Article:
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Ode to Emilian cured meats (and fried gnocco)

Emilia Romagna has made pork processing a gastronomic highlight. A gluttonous world with many facets

The first month of the year is when, traditionally, pork sausages are made. In fact, ancient customs called for stocking up on protein and fat before the fasting period of Lent, the time leading up to Easter. Today, we are no longer so strict with fasting, but the habit of eating pork has certainly not been lost. Every area in Italy has its own traditions, its own cured meats, and its own recipes for the preparation of pork. But it is in Emilia Romagna that tradition is almost a religion, with sausage, mortadella, salami, prosciutto, coppa, and so on.

An ancient history

Modena and its province are the heart of this industry. Yes, because in modern times, the farming custom of processing and stuffing meat in casings to keep them for the entire winter has become a flourishing industry, selling delicacies all over the world. Apparently, the first people to develop a passion for ham were the Etruscans, followed by the Romans who did not miss out on this delicacy and turned it into a prized food. In the late Middle Ages, then, around the 14th century, the art of charcuterie started to diversify, exploiting all – really all – parts of the pork, of which “nothing is thrown away” is so good.

This is why all of Italy boasts a long tradition of cured meats, prepared using many different methods and true recipes, handed down and perfected over the centuries. They are rooted in experience, but also in the characteristics of livestock, the different tastes of the population, the varying availability of spices and the need to come to terms with the climate of the various areas, which affects the preservation and taste of meat. 

But it is in Modena that cured meats are now a magnet for gourmets from all over the world. Strictly subjected to quality controls and specific curing protocols, here you can find everything ranging from Prosciutto di Modena DOP, to Culatello di Zibello, and Mortadella di Modena that rivals that of Bologna IGP and many other specialities.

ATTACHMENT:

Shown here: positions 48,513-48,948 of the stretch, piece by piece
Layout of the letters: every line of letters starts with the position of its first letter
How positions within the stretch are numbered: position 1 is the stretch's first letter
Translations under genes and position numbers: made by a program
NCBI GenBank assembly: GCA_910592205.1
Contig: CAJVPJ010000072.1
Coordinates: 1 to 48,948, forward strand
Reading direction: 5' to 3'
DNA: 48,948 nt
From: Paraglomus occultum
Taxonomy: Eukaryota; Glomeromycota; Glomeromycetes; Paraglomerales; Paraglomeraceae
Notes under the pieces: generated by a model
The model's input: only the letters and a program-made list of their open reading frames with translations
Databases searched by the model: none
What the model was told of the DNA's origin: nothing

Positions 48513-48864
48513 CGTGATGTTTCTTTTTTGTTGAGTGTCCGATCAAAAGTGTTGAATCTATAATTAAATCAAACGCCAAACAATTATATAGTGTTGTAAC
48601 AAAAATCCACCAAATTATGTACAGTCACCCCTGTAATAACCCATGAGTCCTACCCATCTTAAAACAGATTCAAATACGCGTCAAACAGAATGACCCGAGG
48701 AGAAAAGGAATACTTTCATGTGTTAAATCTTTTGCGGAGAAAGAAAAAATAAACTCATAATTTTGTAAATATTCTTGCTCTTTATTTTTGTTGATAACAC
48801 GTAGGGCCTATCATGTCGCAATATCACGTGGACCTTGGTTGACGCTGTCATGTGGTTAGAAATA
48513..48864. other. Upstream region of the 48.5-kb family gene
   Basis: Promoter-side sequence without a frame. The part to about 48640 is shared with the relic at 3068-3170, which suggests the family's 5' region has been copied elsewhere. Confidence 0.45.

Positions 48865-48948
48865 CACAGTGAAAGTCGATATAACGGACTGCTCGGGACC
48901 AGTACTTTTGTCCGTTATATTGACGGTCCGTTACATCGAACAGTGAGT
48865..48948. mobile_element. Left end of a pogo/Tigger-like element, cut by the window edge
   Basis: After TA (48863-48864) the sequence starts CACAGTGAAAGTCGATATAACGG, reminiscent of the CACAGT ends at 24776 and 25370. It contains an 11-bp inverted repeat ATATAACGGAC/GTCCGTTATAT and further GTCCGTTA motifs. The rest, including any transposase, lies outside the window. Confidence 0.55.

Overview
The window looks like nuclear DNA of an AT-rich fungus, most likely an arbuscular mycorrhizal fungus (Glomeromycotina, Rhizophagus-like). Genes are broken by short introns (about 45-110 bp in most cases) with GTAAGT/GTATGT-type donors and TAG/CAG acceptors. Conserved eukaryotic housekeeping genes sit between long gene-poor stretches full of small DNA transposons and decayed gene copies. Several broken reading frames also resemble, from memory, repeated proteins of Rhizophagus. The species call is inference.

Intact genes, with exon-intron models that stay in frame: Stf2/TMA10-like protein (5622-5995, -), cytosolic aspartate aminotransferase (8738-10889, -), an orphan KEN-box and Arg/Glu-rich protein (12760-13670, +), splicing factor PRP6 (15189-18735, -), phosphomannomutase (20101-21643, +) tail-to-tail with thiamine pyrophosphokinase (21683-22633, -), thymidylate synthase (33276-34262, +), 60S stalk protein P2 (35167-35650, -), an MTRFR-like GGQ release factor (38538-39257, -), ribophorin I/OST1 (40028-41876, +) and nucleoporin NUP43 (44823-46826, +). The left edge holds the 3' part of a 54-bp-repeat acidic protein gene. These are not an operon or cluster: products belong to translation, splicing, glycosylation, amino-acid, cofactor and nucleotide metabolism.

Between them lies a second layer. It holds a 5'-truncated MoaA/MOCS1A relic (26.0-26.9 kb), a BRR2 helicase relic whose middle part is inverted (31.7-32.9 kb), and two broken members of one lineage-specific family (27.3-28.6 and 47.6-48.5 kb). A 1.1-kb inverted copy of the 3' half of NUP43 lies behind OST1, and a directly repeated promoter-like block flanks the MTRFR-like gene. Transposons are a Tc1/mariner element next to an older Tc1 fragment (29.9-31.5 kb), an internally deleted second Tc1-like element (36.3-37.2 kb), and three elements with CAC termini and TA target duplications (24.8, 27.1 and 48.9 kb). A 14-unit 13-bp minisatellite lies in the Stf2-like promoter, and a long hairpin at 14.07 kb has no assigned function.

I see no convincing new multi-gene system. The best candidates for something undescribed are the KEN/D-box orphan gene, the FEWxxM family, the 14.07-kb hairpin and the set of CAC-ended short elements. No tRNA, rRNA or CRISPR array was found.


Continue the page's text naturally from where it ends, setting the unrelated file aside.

Buy and taste cured meats, on the spot

Planning a visit to farms and charcuteries is a must, when you come to this area, to stock up on supplies directly from the producers. 

Our selection this time rewards the Cà Lumaco farm, located in Montetortore, a small village in the municipality of Zocca. This is where they raise pigs of the autochthonous Mora Romagnola breed – one of the oldest in the area – that grow wild on the farm full of oaks, graminaceous plants and chestnut trees. Here, in the in-house laboratory, high quality charcuterie is produced.  

A visit is an absolute must, also to verify the strict compliance with the short production chain and the welfare of the animal, whose life is spent outdoors, respecting the natural fertilisation and reproduction times. 

Cà Lumaco’s pigs grow freely for about 24 months, with nutrition always under control but never forced. No stress means not only respect for the animal and its entire life cycle, but also better meat, which is perfect for this niche production.

The farm was acknowledged for this with the Agrimanager 2021 award for innovation, having introduced livestock traceability systems and remote control. Before that, it received the Miglior Salame Naturale d’Italia award, the Oscar Green Nazionale per Stile e Cultura d’Impresa, and ‘tre fette’, the most important award for the category, from the Gambero Rosso food and wine guide.

Taste the cured meats, as in Modena

After having studied, selected, and purchased them on the premises, all that remains is to eat them. Indeed, cured meats have an irresistible aroma and flavour, and the rich Emilian cuisine has done its best to invent endless mouth-watering ways to accompany these delicacies.

Gnocco fritto is one of these specialities. Actually, if you would like to be seen as an expert or a local, call it ‘il’ gnocco fritto, as per the local dialect and as it has been known since the 17th century. 

Regardless of which language form you prefer (the Accademia della Crusca admits both), just order it in abundance, together with a mixed platter of cold meats and cheeses (Parmigiano Reggiano, what else?).

At breakfast, lunch, or dinner, it doesn’t matter: gnocco fritto is always good, as well as always available on tables in Modena and elsewhere. 

To wash it down and seal your love with Emilia Romagna, be sure to order a sparkling, dry wine, choosing from the many Lambrusco labels available. 

By the way, making gnocco fritto at home is not at all difficult. We made it with chef Zanoni directly in Modena, inside the magnificent Acetaia Giusti cellar, where the delicious balsamic vinegar matures. To try making it at home, just consult our video recipe for gnocco fritto and follow the procedure step by step. 

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